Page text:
You are entitled to claim that significant progress has been made in your personal life and to urge upon the Court that that personal growth is evidence of rehabilitation relevant to the likelihood of reoffending and thus the need for personal deterrence.
The pre-sentence report records that you are assessed as having a low criminogenic risk, an assessment I can easily accept based upon your demonstrated behaviour since 2015. In Mill v The Queen (1988) 166 CLR 59 at  case the High Court made clear that a court was entitled to give weight in sentencing to progress made in the period between the offending and the matter finally being disposed of.
For those same reasons I do not think that you should be seen as a continuing risk to the community.
I take account of the fact that you have repaid the money you stole. That is significant. In a practical sense it serves to reinforce the point that no-one must gain from their criminal behaviour, and in the final result you have not. It is practical evidence of your remorse, your desire to make amends and bring this chapter to a close. I give weight to all those matters.
Despite those positive aspects it cannot be ignored that your offending involved a significant breach of trust and a relatively large sum of money. The objective seriousness of your offending is therefore relevantly high, not least because of the repeated nature of that conduct. This type of offending is difficult to detect, particularly when it is undertaken by people who are in a position to cover their tracks, as you were. You had an opportunity to reflect upon your wrong-doing each time you carried out a fraudulent transaction. Your conduct only ceased upon detection.
These are matters which necessitate a sentence which punishes you and operates as an effective deterrent to others who may be tempted to do what you have done.
I give weight to the fact that you are still a relatively young person. You will endure community censure for your behaviour. You may even find that opportunities are closed to you as a result of your dishonesty. There may be employment impacts, though that is not clear at this stage.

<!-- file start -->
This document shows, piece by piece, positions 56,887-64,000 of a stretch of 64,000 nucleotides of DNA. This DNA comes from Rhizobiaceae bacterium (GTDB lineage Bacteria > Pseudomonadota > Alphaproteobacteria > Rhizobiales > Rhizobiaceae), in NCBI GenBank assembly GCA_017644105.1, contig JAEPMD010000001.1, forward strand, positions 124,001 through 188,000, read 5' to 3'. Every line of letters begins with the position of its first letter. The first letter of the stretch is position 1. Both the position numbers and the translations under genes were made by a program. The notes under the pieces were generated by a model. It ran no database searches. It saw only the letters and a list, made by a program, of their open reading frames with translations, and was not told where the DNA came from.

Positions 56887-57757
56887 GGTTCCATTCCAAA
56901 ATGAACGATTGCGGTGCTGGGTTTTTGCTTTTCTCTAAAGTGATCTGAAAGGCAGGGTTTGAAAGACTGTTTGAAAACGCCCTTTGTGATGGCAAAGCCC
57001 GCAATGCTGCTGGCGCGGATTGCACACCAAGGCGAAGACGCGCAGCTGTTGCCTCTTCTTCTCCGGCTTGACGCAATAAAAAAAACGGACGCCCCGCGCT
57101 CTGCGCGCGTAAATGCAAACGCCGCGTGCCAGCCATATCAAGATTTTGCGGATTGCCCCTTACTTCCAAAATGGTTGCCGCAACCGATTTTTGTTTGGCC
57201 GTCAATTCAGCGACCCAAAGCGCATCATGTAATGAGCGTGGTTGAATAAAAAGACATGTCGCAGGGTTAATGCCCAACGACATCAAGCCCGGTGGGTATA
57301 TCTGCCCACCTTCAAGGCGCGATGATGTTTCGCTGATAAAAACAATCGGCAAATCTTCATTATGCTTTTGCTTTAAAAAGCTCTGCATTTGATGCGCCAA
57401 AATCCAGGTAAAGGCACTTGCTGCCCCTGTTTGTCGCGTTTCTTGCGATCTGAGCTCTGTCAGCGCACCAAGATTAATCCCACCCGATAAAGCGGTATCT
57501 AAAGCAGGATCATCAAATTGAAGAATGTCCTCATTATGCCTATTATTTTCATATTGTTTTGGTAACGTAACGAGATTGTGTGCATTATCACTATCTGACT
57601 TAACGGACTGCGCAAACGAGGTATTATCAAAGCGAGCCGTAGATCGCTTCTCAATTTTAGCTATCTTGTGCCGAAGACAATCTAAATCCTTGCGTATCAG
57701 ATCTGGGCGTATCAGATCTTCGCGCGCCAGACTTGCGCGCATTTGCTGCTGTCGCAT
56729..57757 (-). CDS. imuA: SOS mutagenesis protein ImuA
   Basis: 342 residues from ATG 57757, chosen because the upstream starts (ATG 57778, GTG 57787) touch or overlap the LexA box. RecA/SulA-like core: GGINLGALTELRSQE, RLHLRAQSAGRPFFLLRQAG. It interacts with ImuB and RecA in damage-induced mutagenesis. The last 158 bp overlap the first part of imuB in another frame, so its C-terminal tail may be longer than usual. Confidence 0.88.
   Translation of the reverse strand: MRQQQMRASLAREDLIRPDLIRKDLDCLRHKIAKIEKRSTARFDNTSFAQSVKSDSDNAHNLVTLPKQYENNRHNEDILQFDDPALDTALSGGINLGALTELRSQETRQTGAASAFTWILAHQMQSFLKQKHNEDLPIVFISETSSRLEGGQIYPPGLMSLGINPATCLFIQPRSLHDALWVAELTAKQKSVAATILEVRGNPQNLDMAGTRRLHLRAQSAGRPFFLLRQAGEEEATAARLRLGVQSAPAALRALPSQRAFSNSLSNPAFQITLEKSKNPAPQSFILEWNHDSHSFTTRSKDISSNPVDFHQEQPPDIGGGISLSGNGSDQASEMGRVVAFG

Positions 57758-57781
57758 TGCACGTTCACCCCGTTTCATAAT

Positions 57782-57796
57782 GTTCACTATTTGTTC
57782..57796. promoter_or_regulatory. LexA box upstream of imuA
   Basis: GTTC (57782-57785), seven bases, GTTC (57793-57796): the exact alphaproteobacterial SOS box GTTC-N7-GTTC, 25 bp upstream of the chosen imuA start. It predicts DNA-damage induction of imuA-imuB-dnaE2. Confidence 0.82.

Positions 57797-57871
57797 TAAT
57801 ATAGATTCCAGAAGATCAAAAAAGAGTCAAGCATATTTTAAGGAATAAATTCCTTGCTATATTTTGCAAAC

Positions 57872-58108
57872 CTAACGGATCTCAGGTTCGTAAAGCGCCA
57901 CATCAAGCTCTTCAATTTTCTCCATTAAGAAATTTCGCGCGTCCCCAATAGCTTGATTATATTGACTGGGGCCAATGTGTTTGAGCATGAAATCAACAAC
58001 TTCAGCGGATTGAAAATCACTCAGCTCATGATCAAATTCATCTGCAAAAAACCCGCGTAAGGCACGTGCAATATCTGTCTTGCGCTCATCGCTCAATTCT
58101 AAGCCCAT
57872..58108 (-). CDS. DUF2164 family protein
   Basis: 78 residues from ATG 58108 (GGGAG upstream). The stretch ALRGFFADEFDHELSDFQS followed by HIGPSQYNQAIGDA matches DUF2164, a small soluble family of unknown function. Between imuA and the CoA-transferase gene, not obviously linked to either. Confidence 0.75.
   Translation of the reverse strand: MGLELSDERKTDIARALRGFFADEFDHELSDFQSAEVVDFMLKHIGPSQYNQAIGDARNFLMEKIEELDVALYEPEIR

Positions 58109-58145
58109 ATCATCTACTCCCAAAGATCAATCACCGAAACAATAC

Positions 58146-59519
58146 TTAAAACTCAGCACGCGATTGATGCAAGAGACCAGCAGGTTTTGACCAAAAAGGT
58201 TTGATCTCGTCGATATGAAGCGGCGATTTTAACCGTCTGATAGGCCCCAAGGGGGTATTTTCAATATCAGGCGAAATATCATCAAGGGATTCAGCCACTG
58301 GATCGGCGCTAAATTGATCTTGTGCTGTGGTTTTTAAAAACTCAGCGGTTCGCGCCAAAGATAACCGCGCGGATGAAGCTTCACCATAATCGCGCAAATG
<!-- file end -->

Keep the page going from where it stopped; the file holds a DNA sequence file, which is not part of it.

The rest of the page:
You have been forced to wait some time for sentencing due to circumstances arising from COVID-19 and your engagement within a hospital. This has meant that sentence has been hanging over you for some time and that no doubt will have weighed heavily upon you.
You appear before me without any prior convictions for similar offending. That is not uncommon for this type of crime though that does not make it irrelevant. As I have noted already you are entitled to claim that the conduct was out of character and your behaviour since reinforces that proposition.
I turn to the question of the appropriate penalty. Your plea of guilty came at an early stage and the Court should reflect the benefit which accrues to the administration of justice thereby. I will reduce the sentence I would otherwise have imposed by 20% in recognition of that.
Whilst it is a fundamental principle of sentencing that a custodial sentence is a punishment of last resort, and should not be imposed unless it is necessary and when no other punishment is appropriate, I have determined that in the circumstances a term of imprisonment is appropriate. That conclusion is based principally on the need for general deterrence. That is less about you and more about sending a message to others that conduct like this attracts a severe penalty.
Ms Baker I convict you. I sentence you to 16 months’ imprisonment.
I am required to consider whether the relevant sentencing objectives can be achieved by suspending all or part of that sentence. Cases such as Dinsdale make that obligation clear. The purpose of suspending a sentence is not limited to the issue of rehabilitation, which I have observed is not a significant consideration here because of the progress that you have made. An important, perhaps the main consideration here, is whether a suspended or partially suspended term of imprisonment can have the required deterrent effect. I have considered this matter carefully. In my view, if coupled with a community based punishment which serves to incorporate a punitive consequence for your offending, that objective can be met even if I suspend the term of imprisonment that I have just imposed. It is accepted that a community correction order fulfils a number of sentencing objectives including deterrence and imposes significant burdens on an offender.
So having regard to the age of the offending, your progress since, that you have repaid the money you misappropriated and you are productively employed, I am going to suspend the whole of the term of imprisonment that I have just imposed, but make another order requiring you to perform community work.
I make a community corrections order requiring you to perform 240 hours of community service. Having regard to the extent of the period of community service I have just ordered, that order will operate for a period of 24 months. A further condition of the suspension of the sentence will be that you do not commit an offence punishable by imprisonment for a period of 3 years.
The effect of the sentence that I have just imposed upon you is that you are sentenced to 16 months gaol, wholly suspended on condition that you perform 240 hours of community work and commit no offence punishable by a term of imprisonment for a period of 3 years.